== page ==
The elect and the reprobate. The saved and the lost. Those who receive salvation by grace – God’s unmerited favor – through faith, and those who receive the punishment due us all. The modern mind is often at a loss when it comes to life in the world to come, but even when it accepts the proposition, it prefers to see all humanity as part of the “some” like Poor Man Lazarus or to simply cancel the idea of eternal torment. Reprobation does not exist but as a temporary state while things work themselves out to a happy ending. Continue reading →
Some of you, well one of you, asked about the new lawn. I mentioned it and the lessons it was teaching me a few weeks ago. So, how’s the new lawn? It seems to be coming along. Nice and green. Thicker in some spots than in others, but it’s coming along. Cooler weather and the soon to be winter means I won’t be doing much with the new lawn for a while. But when spring comes, I have some decisions to make. Will I tend to it myself? Maybe I should; after all, the first job given to our first father was working and keeping the garden (Genesis 2:15). Or will I outsource the mowing and the trimming? I mean, assuming the end to a pandemic, we’d like to travel and I’m not sure neighbor kids mow lawns when you’re away anymore. Plus, lawn care was included in our HOA fees in Pennsylvania so we’d have to buy a new mower and trimmer. And, yeah, I’m not getting any younger.
It’s been a month now, and I’m not in jail. You can hear the message by clicking on the video link above (really, it’s worth a listen), or I can tell you what it said:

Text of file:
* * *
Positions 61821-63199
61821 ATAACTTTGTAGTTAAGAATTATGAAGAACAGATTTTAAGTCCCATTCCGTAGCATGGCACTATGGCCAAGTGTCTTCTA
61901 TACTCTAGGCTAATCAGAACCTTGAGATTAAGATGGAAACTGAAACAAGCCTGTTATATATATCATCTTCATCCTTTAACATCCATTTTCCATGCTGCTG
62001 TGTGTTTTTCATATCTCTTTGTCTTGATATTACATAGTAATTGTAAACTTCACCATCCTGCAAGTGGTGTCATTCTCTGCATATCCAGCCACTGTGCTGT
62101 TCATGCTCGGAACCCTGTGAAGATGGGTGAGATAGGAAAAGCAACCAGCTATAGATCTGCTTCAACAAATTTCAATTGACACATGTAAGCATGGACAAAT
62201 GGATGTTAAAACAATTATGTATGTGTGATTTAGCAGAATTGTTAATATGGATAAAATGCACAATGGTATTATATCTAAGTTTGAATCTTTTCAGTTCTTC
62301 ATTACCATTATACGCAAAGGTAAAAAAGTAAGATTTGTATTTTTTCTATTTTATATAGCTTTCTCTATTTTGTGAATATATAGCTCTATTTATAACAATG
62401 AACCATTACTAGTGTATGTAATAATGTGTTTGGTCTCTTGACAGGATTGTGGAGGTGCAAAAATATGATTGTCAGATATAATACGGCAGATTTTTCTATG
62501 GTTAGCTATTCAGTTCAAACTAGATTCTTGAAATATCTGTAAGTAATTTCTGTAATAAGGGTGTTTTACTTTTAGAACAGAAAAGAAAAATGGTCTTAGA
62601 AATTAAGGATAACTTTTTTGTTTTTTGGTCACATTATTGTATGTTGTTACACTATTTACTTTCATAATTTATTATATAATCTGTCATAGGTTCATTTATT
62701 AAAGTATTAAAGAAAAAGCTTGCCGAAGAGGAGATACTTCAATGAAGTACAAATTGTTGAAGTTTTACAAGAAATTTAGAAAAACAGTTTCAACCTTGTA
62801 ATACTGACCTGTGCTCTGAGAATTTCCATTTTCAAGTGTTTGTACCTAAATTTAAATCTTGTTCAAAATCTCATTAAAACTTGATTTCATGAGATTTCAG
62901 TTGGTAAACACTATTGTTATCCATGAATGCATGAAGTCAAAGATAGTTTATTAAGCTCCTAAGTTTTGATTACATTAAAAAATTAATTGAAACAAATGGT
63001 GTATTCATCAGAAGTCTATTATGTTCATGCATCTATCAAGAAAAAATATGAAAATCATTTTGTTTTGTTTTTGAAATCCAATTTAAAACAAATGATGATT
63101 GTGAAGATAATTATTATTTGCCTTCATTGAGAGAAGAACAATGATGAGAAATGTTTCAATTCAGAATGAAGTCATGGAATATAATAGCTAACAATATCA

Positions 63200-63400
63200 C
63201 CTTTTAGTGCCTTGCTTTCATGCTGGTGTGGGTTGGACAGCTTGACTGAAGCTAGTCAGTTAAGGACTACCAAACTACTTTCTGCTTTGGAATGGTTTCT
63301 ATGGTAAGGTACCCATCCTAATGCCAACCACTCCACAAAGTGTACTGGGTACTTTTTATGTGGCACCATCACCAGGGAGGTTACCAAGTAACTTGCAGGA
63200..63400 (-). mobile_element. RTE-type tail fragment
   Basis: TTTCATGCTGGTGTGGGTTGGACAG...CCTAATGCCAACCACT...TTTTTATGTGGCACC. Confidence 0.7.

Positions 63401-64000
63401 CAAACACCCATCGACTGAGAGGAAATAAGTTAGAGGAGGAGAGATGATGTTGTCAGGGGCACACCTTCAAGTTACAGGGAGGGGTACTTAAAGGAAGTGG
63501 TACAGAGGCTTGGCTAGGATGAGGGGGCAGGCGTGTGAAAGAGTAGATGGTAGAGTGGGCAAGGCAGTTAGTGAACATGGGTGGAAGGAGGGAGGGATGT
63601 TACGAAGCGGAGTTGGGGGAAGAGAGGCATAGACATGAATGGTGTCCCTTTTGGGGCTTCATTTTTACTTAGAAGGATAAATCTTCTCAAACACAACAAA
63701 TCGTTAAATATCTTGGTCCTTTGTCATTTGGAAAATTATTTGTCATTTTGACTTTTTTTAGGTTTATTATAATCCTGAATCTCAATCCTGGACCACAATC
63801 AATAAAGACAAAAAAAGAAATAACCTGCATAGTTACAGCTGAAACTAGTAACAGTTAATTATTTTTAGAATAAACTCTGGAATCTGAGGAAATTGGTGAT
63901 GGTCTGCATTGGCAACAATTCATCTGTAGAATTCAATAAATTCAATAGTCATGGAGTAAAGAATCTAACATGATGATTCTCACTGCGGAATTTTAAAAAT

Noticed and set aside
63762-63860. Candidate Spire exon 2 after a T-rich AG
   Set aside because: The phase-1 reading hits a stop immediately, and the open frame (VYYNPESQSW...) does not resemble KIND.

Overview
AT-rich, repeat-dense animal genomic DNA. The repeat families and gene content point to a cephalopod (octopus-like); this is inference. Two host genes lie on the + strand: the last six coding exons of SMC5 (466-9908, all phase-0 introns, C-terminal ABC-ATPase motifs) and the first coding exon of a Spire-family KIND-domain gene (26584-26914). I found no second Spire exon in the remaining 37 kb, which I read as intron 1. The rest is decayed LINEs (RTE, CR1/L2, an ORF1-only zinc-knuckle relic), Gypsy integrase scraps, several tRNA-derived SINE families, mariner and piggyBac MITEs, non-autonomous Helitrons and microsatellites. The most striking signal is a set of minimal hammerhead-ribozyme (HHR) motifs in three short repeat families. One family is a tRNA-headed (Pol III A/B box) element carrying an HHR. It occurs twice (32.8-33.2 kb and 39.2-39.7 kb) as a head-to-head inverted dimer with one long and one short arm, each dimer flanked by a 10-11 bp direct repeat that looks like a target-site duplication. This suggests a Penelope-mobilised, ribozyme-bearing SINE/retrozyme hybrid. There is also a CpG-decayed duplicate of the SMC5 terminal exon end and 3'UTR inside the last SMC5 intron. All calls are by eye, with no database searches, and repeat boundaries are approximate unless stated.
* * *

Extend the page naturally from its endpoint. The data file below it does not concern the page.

Attention! This call is from the legal department of the Social Security Administration. Your Social Security number has been suspended, and we have filed a case under your name. So, before this matter goes to federal claims courthouse for you to get arrested, kindly press 1, because FBI also involved in your case. So, I repeat, press 1 to know about your legal case.
I did not press 1, but I find myself checking the rearview mirror for unmarked Crown Victorias following too closely or men in black with earpieces and talking into their wrists. Maybe the federal claims courthouse has a backlog of cases or is processing the cases of those who pressed 1. In any event, I remain a free person.
The call came from the Solomon Islands, phone number 677-75. Maybe I should have wondered why the legal department of the Social Security Administration calls from the Solomon Islands. I Googled “federal claims courthouse,” and the closest I could find is the United States Court of Federal Claims in Washington, D.C., but there is nothing on their website about suspended Social Security numbers.
I don’t want to let my guard down, but the call may have been spam. I might not have avoided jail by pressing 1. Continue reading →